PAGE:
Friday, March 27, 2009

The End of Politics: a review

I stumbled across Chris Dillow's blog (entitled Stumbling and Mumbling) after reading repeated references to managerialism in The Yorkshire Ranter and DSquared Digest.

A brief read of Dillow's blog suggests he is clearly too clever by half and, which is more, he knows that intelligence is irrelevant if you don't pay attention to empirical observations, or further are incapable of making accurate empirical observations.

Which leads into The End of Politics - Dillow's book.

Dillow's thesis is that, contrary to the standard caricature of being "all spin and no substance", New Labour does have a distinctive ideology.

This ideology holds that it should be possible to combine equality and economic efficiency, and that there is no trade-off between these two goals. Any problems that emerge can be dealt with through effective management.

Dillow calls this ideology managerialism. Managerialists believe that the job of government is to behave like managers of a company. Managerialists do not perceive the inherent trade-offs and conflicts of interest that are endemic to politics, and are indeed the reason for the existence of politics. Managerialists believe conflicts of interest can be resolved with good leadership and appeals to a well-defined national interest.

Managerialism is distinct from the scientific management of Frederick Winslow Taylor, which was concerned with organising resources effectively. Rather managerialism is the belief that there exists an abstract concept of "good management" that can be applied to every situation, regardless of the underlying organisational substrate.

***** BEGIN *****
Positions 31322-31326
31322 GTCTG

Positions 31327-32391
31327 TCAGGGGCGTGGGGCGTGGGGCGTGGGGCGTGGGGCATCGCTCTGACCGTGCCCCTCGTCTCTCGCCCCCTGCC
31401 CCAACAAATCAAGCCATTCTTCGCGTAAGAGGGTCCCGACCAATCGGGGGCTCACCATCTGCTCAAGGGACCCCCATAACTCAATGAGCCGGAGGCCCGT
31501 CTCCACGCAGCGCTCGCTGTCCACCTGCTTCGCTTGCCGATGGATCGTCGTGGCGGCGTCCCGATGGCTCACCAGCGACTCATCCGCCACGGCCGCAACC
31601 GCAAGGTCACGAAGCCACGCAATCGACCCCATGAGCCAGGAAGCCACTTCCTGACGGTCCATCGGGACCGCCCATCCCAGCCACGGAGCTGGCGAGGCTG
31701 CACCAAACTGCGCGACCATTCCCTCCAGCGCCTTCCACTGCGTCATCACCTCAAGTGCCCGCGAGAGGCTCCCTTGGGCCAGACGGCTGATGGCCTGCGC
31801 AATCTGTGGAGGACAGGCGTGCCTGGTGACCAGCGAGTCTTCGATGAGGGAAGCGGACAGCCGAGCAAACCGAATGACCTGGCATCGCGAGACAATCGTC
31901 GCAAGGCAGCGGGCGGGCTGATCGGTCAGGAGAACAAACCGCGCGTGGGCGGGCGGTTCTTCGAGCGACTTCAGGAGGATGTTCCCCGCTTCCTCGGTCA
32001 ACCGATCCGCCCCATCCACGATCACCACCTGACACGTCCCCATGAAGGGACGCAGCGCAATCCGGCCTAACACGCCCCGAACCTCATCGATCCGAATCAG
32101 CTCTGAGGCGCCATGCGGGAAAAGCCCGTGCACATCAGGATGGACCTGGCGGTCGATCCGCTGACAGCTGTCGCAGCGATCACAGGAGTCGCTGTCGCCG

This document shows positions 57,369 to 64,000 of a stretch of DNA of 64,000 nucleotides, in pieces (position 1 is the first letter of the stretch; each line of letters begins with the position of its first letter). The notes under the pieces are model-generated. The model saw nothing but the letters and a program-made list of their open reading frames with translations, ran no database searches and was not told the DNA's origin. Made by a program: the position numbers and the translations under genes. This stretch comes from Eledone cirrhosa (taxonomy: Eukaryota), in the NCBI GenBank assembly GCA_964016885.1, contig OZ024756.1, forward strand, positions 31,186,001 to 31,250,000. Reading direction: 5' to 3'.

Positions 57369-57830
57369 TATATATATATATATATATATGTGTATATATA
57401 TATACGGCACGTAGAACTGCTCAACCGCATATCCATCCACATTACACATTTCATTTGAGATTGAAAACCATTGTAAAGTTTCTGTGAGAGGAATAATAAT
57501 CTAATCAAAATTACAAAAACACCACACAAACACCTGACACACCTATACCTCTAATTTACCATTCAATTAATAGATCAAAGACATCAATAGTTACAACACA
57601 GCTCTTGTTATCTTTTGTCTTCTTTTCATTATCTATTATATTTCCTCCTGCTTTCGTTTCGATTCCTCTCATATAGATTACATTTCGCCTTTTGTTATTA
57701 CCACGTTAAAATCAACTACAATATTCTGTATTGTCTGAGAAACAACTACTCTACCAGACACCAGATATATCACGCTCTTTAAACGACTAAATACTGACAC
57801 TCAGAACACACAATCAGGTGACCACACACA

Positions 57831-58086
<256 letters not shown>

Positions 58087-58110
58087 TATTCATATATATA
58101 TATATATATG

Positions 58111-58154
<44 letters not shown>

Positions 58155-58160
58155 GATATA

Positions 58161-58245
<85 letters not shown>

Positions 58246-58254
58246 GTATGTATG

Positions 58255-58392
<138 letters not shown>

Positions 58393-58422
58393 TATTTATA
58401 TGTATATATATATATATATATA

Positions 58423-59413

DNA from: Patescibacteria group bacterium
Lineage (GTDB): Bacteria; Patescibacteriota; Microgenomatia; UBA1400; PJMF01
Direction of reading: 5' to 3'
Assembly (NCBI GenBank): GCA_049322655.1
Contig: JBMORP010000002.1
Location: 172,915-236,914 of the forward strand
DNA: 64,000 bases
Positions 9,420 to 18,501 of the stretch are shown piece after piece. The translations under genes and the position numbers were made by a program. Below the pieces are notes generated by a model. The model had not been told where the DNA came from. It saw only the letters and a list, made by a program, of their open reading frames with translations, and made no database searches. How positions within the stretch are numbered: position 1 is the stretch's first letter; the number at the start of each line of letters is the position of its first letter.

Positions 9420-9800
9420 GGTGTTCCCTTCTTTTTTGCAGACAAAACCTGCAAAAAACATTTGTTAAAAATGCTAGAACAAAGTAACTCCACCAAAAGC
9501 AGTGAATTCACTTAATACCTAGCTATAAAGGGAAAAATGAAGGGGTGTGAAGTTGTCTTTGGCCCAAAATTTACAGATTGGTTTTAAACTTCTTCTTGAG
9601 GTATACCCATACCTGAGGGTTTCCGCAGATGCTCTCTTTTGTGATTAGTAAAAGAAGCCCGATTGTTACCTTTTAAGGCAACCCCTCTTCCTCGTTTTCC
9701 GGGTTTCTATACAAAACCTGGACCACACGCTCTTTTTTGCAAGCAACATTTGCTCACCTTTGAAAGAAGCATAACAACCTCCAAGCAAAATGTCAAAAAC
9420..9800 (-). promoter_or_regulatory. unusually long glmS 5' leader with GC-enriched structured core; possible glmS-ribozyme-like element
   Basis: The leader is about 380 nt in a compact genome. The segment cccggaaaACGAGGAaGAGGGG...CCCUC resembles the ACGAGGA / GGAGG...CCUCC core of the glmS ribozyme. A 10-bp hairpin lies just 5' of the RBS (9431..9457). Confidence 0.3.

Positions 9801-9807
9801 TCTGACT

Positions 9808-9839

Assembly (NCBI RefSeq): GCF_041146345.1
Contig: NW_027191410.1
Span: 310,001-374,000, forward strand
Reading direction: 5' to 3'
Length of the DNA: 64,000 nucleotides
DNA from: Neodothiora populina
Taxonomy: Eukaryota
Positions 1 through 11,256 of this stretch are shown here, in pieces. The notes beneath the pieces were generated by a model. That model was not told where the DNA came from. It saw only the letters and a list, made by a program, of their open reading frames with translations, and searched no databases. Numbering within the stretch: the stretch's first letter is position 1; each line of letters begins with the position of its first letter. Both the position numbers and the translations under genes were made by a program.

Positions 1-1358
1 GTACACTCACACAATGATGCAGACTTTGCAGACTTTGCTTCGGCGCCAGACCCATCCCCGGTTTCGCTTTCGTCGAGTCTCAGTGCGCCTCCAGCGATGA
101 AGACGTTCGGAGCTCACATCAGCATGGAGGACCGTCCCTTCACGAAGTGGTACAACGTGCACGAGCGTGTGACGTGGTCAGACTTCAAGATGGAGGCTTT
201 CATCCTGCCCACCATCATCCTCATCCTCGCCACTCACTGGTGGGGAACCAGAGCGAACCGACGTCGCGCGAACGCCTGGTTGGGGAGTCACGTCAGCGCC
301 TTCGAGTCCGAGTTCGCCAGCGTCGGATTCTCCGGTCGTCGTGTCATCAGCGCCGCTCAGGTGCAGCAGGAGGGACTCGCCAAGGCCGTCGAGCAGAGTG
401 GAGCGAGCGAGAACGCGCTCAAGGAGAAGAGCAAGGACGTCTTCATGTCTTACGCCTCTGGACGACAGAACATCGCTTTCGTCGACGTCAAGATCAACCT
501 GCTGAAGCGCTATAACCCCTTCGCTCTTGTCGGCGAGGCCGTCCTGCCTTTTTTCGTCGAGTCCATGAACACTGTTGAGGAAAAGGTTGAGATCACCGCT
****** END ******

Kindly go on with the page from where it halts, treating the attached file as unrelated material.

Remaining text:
Managerialists are obsessed with the idea that the world is new and constantly changing, thus simultaneously justifying managerialist action and ensuring that it is impossible to objectively test the efficacy of a managerialist policy because by the time it is implemented things will have changed.

Dillow also draws a link between Old and New Labour, describing how they are defined by their desire to achieve equality and economics efficiency simultaneously.

Dillow argues that there are trade-offs in politics that can't be managed away.

Further he argues that notions of "economic efficiency" or "equality" or even "rationality" are ambiguous and incoherent in and of themselves. He cites Newcomb's Problem to identify areas where traditional conceptions of rationality are limited.

Dillow shows that the arguments that globalisation have changed everything are false, and that concern over globalised capital and labour is as old as Adam Smith.

Instead, globalisation is used to justify New Labour's managerialist schemes.

Globalisation isn't necessarily irreversible, as the existence or non-existence of tariffs or immigration controls are at the whim of politicians.

Dillow shows that the evidence as to whether the national minimum wage destroys jobs is inconclusive, but taken as a whole, the research generally seems to indicate that the national minimum wage does destroy jobs but this is difficult to detect in aggregate economic data.

The attempts by the Beveridge-report inspired postwar settlement to achieve full employment lead to worker militancy and increased inflation, as workers campaigned successfully for higher and higher price rises in response to increased inflationary pressures that were in fact being caused by inflationary pay rises.